jump to navigation

My Day January 13, 2013

Posted by phoenixhopes in Kids, Knitting, life, teens.
add a comment

Today this happened

PadKeeMaoTofu Pad Kee Mao at Siam Cafe. Every time I go there I think I should try something new but when I do, I always wish I got Pad Kee Mao instead. So I stuck with what I know I love. Of course we had our favorite Sticky Rice with Ginger Garlic Sauce as an appetizer. Lucky me! I have leftovers in the fridge!

And this happened

ShoppingBagNew shoes from Target. (“What? You want to take a picture of my shopping bag? Why would you want to do that? OK. Whatever…”)

My companion for the day

WaitingHisTurn

Claims that we weren’t really here

TheVoiceAudition“Um, mom, why are you taking that picture. You aren’t going to put that on Facebook are you?”

Nope, not Facebook…

But if we weren’t there, waiting for hours and hours and hours, where did I find all the time to do this?

MittenWhen I started the day it was just sticks and string and now look, it’s almost a mitten… or a glove… or maybe both. (I really need to learn to take better pictures of my knitting.)

I think we had a great day.

 

The only constant is change August 25, 2008

Posted by phoenixhopes in motherhood, teens, thoughts.
2 comments

Did you ever have a pain so raw and so deep that you couldn’t look it squarely in the face? You had to dance around it, stealing glances, sure that if you made eye contact it would wash over you like a tidal wave and you would be consumed?

This is what my summer has been, waiting and dreading the day I had to face another change in my life. Yesterday I moved my thirteen year old, my baby, to the big city to live with his brother. It’s a good move for him, the right one, full of opportunity and hope. He’s surrounded by people that know him and like him and will grow to love and nurture him. I expect that he’ll flourish and grow to become the man he’s meant to be.

Deciding to let him go was a decision I made for him and not for me. It seems that most of the decisions in my life, big and small, have been made for my children. Where will I live? Will I stay at this job? How will I spend my money? Who will I spend my spare time with? What will I do this weekend? Some days I wonder — when do I choose based on what I really want? When do I choose the ending I most want to see?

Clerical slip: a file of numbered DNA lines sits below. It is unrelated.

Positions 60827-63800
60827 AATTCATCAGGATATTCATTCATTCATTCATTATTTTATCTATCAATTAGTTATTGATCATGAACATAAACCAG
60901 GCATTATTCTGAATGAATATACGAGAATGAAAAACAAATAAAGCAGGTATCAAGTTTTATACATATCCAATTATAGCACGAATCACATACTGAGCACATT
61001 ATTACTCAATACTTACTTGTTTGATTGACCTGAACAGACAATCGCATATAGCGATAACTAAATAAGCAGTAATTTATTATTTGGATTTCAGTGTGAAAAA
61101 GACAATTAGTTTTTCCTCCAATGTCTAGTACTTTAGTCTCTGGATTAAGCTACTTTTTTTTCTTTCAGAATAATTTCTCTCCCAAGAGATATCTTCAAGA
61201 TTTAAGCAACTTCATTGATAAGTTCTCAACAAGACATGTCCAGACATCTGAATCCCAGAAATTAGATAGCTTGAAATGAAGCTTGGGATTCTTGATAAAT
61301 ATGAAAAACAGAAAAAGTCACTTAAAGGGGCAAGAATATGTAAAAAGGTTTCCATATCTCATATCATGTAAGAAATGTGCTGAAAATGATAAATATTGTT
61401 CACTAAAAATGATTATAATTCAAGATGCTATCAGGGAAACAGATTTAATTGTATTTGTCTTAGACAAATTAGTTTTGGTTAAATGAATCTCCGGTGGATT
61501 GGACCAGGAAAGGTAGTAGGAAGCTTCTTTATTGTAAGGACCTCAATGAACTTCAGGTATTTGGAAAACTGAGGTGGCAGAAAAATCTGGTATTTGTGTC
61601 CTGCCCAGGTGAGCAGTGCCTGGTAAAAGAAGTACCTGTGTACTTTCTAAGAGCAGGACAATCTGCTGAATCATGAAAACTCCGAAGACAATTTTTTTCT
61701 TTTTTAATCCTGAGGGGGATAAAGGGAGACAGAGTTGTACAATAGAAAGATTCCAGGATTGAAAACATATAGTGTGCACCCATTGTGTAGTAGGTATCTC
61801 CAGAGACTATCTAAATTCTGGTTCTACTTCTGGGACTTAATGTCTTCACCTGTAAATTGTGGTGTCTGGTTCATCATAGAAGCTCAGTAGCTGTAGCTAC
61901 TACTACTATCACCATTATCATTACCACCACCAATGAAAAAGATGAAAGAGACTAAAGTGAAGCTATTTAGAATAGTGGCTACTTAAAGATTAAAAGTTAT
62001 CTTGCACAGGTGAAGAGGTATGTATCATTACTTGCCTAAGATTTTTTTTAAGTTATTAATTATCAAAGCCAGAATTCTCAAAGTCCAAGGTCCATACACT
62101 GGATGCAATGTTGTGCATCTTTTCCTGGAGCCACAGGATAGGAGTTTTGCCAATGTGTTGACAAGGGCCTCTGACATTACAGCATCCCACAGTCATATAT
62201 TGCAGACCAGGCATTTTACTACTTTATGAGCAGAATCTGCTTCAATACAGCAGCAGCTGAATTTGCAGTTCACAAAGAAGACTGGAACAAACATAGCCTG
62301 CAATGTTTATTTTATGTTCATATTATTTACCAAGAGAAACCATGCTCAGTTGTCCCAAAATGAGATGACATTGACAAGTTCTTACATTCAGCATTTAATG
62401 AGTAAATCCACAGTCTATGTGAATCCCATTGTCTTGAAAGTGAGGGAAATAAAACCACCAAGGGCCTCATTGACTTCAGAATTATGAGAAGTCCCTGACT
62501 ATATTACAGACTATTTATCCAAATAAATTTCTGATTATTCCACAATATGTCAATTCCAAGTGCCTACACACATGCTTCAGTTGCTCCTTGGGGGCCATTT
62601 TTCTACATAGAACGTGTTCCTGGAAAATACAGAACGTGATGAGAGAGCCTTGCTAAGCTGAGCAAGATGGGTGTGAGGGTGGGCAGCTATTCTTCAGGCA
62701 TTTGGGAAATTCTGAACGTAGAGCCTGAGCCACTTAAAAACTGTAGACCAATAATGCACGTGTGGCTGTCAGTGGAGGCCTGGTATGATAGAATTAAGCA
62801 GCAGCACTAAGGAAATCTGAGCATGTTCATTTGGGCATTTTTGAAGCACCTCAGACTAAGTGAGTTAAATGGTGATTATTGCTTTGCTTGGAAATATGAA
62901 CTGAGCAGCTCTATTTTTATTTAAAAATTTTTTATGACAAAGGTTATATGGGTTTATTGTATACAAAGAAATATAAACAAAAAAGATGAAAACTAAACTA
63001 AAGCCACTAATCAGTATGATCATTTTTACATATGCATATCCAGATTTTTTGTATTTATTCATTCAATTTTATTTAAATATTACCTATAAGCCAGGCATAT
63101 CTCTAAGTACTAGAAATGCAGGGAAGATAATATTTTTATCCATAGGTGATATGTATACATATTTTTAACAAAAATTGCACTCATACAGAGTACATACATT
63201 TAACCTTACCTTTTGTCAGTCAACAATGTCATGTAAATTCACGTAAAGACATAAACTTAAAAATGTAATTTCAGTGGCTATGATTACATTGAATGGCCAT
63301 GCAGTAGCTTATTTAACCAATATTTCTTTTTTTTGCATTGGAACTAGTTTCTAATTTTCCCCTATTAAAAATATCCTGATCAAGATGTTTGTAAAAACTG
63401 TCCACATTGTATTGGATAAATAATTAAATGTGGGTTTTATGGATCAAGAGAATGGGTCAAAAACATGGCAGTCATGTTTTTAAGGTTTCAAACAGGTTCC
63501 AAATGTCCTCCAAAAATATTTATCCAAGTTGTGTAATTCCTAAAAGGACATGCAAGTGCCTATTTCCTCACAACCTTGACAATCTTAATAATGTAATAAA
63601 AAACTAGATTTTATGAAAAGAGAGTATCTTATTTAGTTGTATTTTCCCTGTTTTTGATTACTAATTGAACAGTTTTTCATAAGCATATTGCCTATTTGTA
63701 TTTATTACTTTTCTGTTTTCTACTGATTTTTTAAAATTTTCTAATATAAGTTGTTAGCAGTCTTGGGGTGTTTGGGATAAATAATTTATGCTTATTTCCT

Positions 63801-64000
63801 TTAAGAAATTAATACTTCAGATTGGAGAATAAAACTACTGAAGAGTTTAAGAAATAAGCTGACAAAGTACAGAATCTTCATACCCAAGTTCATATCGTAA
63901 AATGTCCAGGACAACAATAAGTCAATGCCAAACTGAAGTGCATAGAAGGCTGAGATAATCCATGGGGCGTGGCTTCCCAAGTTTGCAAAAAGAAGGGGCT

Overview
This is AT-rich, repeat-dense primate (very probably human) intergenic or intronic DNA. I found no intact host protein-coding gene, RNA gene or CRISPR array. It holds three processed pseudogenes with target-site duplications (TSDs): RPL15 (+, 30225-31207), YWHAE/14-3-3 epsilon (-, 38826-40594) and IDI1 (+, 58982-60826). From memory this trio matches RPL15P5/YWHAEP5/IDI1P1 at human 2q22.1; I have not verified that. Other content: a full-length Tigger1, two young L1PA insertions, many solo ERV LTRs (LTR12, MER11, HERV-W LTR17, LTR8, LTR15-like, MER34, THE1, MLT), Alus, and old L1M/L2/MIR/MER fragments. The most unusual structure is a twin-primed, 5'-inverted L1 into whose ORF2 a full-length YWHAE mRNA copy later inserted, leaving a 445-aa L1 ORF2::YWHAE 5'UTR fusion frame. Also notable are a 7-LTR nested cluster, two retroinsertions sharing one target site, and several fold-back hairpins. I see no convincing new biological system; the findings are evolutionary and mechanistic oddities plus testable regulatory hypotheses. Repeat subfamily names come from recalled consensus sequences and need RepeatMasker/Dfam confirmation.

Almost every conversation I’ve had over the past few months discussing this move has been centered on what is best for my boy — The school here is killing his spirit. He needs a place to let loose his creativity. He spends too much time alone. He needs the daily influence of men in his life. He wants to go. He’s happy and relaxed in a way I haven’t seen in years. This is the right thing for him. He’ll be ok.

Through it all I’ve wondered if I would also be ok. I’m tired of changes, tired of adjusting, tired of watching my dreams die. I’ve reminded myself that mothers throughout the ages have made the hard choices for their children, sending them off to their destiny even when they want to hold them close. I’ve told myself (although I’m not so sure I fully believe it) that I’m a better mother for making this choice. Somehow, by letting him go and live apart from me, I will help him become more whole and more the man he is supposed to be.

But the pain lurks, like a dragon, just around the corner. I have to consciously hold it away from me so I’m not consumed. I’m afraid if I look it square in the face that I’ll be overwhelmed and immobilized by the enormity of it all. I have to keep moving forward, to somehow make it through the long quiet nights when the doubts and the loneliness sneak up on me. I have to convince myself that I can survive this change as well as the others that came before it. That somehow, in the end, I’ll be ok.

Teenagers September 21, 2007

Posted by phoenixhopes in motherhood, teens.
add a comment

It’s like this, you spend the first 10 or 12 or whatever amount of years building a go-cart with your kids, then somewhere in the teens, you both hop on and start careening down a hill. Unfortunately, there are no brakes and the steering doesn’t work so well. In order to make your way around trees and big rocks, you’ll need to lean your body hard to the side. And hope that your passenger is also leaning in the same direction. The rocks don’t necessarily mean you’re doing anything wrong and you can learn to maneuver around them. No matter what you do, you’re going to get hit in the face with a few branches. And sometimes, you’ll hit a nice smooth, grassy spot that isn’t so steep. That part of the ride is quite enjoyable and eventually you’ll have more grass than rocks. Somehow, while you are hurtling down the hill, you need to transition the parent out of the driver’s seat and watch the emerging adult start to navigate. The goal is for both of you to make it to the bottom of the hill in one piece.
12/30/2006